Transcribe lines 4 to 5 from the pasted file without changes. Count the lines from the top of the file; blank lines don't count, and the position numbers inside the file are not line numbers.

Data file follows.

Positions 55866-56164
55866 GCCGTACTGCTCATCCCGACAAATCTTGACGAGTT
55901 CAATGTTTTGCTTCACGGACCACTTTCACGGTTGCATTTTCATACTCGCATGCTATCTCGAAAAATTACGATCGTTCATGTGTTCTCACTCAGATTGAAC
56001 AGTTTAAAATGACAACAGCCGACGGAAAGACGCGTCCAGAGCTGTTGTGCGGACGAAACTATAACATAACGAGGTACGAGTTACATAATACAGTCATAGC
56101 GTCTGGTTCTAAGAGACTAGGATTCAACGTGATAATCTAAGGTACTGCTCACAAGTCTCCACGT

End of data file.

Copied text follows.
56001 AGTTTAAAATGACAACAGCCGACGGAAAGACGCGTCCAGAGCTGTTGTGCGGACGAAACTATAACATAACGAGGTACGAGTTACATAATACAGTCATAGC
56101 GTCTGGTTCTAAGAGACTAGGATTCAACGTGATAATCTAAGGTACTGCTCACAAGTCTCCACGT